|Title:||Simulation of respiratory flow in human upper airway model|
|Advisors:||Liu, Yang (ME)|
|Subject:||Hong Kong Polytechnic University -- Dissertations|
Computational fluid dynamics
Respiratory organs -- Physiology -- Computer simulation
|Department:||Department of Mechanical Engineering|
|Pages:||xiii, 159 pages : color illustrations|
|Abstract:||Obstructive sleep apnea (OSA) is a common disorder characterized by partial or complete narrowing of the pharyngeal airway during sleep. The pathogenesis of this disorder is not, however, fully understood yet, and a better understanding of OSA pathophysiology is required in order to guide treatment planning. Widening upper airway is a common surgery to treat severe OSA, but the success rate is quite low. To understand the pathogenesis of OSA from fluid mechanics point of view, we carried out both numerical and experimental investigations in this study. First of all, as Computational Fluid Dynamics (CFD) is a potential non-invasive tool for investigating the pathophysiology of OSA, we carried out CFD for numerical simulation for both normal and OSA subjects. To build the idealized model for CFD simulation, the medical imaging technique is used to generate the upper airway model. Secondly, because the flow in the upper airway region is expected to be turbulent, different turbulence models including Unsteady Average Navier-Stokes (URANS), two-equation turbulent models (unsteady k-ε, standard k-ω, and k-ω Shear Stress Transport) and Large Eddy Simulation (LES) model were compared in CFD numerical simulation. It is concluded that the LES model should be the most appropriate model for this CFD simulation of OSA. To validate the suitability of CFD modeling methods, we carried out Laser Doppler measurement in 3D-printing OSA upper airway models, and found excellent agreement between the measured and calculated velocity profiles in two upper airway models for the first time. Then four pairs of OSA upper airway subjects with 8 different apnea-hypopnea index(AHI) values are investigated with LES model. It is found that a dominant recirculation downstream of the minimum cross-section should be a main feature of a successful surgery, and the strength of 3-5 Hz signal induced by flow separation in the upper airway plays an important role in appraising breathing quality. This provides a new guideline for surgery planning. Finally, the stochastic resonance(SR) phenomenon was investigated in both normal and OSA subjects. We found that the SR phenomenon is existed in both subjects. The strong correlation between the signal-to-noise ratio (SNR) and AHI indicates that SR may play an important role in the respiratory system as periodic oscillating signals are enhanced significantly by noise. It seems that the quality of the oscillating signal can serve as a quantitative measure to quantify the breathing quality of OSA subject.|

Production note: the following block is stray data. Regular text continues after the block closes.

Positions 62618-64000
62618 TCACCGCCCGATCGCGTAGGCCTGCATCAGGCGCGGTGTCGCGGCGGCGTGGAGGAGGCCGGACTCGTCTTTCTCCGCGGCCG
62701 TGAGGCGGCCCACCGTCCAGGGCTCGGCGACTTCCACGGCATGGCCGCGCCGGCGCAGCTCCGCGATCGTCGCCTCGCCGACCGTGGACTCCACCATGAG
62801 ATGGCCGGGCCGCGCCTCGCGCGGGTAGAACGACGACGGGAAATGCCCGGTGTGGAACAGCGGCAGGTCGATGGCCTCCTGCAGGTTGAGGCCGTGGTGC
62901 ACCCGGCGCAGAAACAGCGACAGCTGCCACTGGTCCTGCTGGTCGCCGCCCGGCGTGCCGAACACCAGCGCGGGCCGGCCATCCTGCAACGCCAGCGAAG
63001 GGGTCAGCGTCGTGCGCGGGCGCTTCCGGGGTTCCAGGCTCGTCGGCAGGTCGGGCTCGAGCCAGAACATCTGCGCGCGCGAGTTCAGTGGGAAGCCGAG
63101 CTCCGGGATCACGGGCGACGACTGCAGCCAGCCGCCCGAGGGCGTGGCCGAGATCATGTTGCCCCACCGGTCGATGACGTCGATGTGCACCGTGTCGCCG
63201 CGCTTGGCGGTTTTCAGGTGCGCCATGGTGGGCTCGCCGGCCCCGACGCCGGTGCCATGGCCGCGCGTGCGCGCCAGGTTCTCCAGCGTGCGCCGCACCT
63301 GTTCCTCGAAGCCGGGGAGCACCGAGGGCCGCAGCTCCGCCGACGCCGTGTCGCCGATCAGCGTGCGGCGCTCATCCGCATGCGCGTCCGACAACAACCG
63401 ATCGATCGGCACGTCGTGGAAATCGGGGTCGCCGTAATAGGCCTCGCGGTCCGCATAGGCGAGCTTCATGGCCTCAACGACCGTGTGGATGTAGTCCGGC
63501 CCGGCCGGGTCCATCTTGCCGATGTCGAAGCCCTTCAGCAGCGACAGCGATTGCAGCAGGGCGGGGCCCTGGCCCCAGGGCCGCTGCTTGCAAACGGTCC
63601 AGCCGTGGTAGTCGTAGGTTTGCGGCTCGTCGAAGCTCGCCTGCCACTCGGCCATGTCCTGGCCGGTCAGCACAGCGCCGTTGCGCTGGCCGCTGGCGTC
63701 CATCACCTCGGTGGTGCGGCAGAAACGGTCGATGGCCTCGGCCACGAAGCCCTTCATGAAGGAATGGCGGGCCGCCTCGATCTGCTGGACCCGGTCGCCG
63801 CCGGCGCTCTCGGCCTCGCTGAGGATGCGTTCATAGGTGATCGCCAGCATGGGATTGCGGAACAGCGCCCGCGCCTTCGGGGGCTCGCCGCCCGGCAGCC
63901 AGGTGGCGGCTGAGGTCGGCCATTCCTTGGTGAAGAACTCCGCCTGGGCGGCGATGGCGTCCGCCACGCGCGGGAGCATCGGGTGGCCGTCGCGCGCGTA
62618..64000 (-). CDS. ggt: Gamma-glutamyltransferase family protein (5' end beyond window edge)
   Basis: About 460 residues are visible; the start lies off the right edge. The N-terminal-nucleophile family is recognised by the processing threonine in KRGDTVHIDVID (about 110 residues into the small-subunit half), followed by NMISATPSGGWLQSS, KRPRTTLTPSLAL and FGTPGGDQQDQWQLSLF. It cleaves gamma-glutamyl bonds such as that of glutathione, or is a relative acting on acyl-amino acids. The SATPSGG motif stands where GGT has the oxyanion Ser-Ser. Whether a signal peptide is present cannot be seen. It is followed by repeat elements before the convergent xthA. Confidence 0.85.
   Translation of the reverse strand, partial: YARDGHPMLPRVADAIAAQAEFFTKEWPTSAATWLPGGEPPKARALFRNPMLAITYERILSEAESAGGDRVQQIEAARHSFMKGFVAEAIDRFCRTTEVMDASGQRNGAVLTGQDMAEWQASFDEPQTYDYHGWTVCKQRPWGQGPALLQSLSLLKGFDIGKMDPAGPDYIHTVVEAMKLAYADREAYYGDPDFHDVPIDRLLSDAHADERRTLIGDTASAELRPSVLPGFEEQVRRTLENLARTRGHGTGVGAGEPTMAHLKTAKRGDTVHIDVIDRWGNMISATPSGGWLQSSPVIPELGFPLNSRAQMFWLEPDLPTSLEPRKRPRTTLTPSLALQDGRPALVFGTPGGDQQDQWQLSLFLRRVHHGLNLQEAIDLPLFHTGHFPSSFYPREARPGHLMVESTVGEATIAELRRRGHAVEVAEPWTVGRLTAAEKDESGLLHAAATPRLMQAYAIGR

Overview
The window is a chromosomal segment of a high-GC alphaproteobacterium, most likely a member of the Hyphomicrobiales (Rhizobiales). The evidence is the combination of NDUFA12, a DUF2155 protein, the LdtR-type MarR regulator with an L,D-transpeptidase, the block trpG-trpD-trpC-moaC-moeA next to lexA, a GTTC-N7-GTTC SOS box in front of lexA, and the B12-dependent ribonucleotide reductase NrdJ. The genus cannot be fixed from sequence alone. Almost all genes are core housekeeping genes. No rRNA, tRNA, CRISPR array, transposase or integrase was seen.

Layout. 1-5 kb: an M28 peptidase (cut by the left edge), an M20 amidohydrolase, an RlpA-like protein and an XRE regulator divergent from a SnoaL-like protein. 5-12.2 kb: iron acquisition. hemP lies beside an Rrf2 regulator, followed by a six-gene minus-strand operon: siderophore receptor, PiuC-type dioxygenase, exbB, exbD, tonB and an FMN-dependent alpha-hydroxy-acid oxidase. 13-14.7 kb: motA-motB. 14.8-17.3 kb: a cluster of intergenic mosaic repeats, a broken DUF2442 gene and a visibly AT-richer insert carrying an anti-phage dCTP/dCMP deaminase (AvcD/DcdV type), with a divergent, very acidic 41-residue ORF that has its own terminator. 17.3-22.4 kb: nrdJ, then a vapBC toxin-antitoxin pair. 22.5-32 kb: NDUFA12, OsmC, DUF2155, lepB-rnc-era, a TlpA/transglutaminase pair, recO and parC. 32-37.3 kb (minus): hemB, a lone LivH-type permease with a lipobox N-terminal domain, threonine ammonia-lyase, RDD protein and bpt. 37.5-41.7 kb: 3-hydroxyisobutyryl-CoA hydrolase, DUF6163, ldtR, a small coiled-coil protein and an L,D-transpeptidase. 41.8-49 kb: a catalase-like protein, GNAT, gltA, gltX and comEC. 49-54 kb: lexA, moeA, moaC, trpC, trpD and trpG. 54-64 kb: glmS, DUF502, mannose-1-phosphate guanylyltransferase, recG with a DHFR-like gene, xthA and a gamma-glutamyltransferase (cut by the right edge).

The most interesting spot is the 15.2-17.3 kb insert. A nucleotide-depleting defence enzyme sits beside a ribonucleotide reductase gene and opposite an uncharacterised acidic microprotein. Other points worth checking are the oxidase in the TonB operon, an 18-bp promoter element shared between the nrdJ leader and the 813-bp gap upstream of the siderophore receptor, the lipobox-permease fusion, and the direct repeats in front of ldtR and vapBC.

|Rights:||All rights reserved|
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